Month: October 2010

Sturgeon on a dry fly

I need to apologize immediately. Clearly my headline is a shameful (classic) example of bait and switch, or more appropriately switch to bait.  Of course I didn’t fish for sturgeon using a dry fly, or even a fly rod for that matter. But I am a fly angler, and I did go sturgeon fishing a few years ago. In fact, I had a brush with angling greatness and even earned the temporary rank of Sturgeon General for a day. It involved a good amount of beginner’s luck, but I earned my stars.

Sturgeon. General.

My friend “Monty” was the orchestrator of the trip. Monty is a real sturgeon fisherman and for good reason. I don’t believe sturgeon fisherman so much love the sport of fishing as much as they love the physical challenge of hooking, landing and otherwise imposing their will over gigantic fish. They are, quite simply, prehistoric behemoths. So are the sturgeon. The mindset of a sturgeon fisherman is completely different than that of say, a gentleman dry fly angler pursuing lovely trout on an English chalk stream. Put on your camo baseball hat, wife beater and overalls, drop in a plug of Redman and you may begin to understand the world from the perspective of a sturgeon fisherman.

Our driving destination was Heller Bar, along the banks of the Snake River at the confluence with the Grande Ronde. The entrance to Hells Canyon is at the point where Washington, Oregon and Idaho all come within spitting distance of each other. It’s about a 6 hour drive in a car across the state of Washington from where I live. Add an RV and severe side winds to the equation and the drive takes a lot longer.

Once we arrived at Heller Bar we set up camp, explored the contents of our coolers, grilled some flesh and spent the night in the beauty of the gravel parking lot. There were four of us along for the trip, but I’m going to protect their innocence of the others and not mention them. Pretend they weren’t even there. We awoke early the next morning and Monty cooked a hearty breakfast high in the calories needed to sustain ourselves for a day of fighting big fish: Bacon, ham, sausage, eggs, hash browns and human growth hormone.  We were hopeful that we’d burn off the calories anyway. Just because the intended quarry is a fish weighing a couple hundred pounds or more does not guarantee that you’ll catch one weighing even a fraction of that amount. It is fishing after all – and there is never any guarantee of catching.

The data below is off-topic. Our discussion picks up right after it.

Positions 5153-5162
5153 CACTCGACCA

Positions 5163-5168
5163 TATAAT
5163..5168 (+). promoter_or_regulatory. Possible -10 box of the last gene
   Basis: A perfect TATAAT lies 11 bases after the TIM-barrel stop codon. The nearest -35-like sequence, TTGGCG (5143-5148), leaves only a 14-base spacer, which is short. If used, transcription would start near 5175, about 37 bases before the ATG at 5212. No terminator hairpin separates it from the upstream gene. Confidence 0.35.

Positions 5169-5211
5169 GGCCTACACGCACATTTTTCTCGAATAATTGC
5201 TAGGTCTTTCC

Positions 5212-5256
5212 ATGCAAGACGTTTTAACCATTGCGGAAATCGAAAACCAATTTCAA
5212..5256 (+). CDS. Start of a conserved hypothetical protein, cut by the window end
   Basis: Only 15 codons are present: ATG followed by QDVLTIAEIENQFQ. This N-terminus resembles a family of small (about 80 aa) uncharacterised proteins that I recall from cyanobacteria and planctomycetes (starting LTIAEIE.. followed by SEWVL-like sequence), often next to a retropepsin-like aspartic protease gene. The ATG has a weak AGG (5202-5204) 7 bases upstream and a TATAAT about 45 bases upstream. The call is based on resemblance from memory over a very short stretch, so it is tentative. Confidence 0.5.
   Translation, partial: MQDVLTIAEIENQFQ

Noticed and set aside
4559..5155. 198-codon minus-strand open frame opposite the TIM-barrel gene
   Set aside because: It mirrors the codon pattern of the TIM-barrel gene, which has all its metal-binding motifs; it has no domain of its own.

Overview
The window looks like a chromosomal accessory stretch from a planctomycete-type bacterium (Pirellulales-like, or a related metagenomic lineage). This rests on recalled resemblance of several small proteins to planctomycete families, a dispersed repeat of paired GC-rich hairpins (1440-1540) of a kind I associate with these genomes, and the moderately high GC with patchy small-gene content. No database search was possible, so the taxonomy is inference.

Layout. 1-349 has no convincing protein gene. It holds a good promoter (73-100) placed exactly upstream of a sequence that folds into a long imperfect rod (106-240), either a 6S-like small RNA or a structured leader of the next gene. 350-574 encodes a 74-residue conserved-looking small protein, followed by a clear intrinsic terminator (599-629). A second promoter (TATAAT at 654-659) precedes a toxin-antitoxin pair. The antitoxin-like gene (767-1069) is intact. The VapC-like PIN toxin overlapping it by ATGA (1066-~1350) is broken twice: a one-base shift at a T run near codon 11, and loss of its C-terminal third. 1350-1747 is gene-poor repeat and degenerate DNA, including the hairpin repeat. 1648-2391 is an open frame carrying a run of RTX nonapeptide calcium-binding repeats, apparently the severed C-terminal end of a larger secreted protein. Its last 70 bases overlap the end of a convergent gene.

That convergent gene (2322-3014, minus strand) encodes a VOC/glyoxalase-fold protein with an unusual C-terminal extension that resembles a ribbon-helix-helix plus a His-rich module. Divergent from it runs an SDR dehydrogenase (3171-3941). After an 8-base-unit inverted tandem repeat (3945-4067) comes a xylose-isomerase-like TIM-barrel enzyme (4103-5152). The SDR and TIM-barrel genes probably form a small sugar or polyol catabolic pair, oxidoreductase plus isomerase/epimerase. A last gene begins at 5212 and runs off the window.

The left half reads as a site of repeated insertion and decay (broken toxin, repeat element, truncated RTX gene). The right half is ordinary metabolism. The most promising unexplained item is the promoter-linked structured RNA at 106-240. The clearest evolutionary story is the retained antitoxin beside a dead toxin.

We met our guide, Gabe Cassell of Snake Dancer Excursions, at the boat ramp where we loaded up our gear and shoved off. The weather was brisk but the blue sky held the promise of a warm day. Captain Gabe throttled up the V-8 engine of “Redbeard”, pointed the bow of the 24 foot jet-powered craft into the current and launched us into Hells Canyon. Once in the canyon it becomes clear as to the origins of its name: Hells Canyon is North America’s deepest gorge, and if one were inclined to hike to the top of the 8000 foot canyon rim it would be like trying to climb out of the depths of hell.  The scenery alone is worth the trip and one needn’t be in pursuit of sturgeon to justify a trip into this beautiful country. We saw plenty of Bighorn sheep and deer.  Eagles, chukar and turkey are common sights as well. The Snake river is home to trout and smallmouth bass and at times of the year when one would expect to find steelhead, one will find just that.  But this was April, and we were in search of sturgeon.

Even with a particular destination in mind, Gabe didn’t want to pass up potentially good water so we stopped at a few likely spots on our way upriver. Sturgeon are bottom feeders, so a deep hole with a swirling current that gathers food is a likely place to find one of these fish. It should be noted that because of the dams along the Snake River, these fish are landlocked and therefore it’s all catch and release fishing.  Sturgeon grow slow in comparison to other fish, and it’s estimated that a six foot white sturgeon will be 25 years old. Fishing was immediately productive, and everyone on the boat caught a fish during the morning hours.  Monty was first to set the massive barbless hook on a sturgeon, and when he fastened his weight lifting belt around his waist I realized what it is that draws him to sturgeon fishing. He spends a lot of time in the gym and the results of that are arms bigger than my thighs, and a back and shoulders that are too wide to fit down most conventional hallways.  Suffice it to say he likes pitting himself against heavy objects, be it a barbell or a fish. I’ve hunted elk with him before, and he actually looks forward to packing out the meat.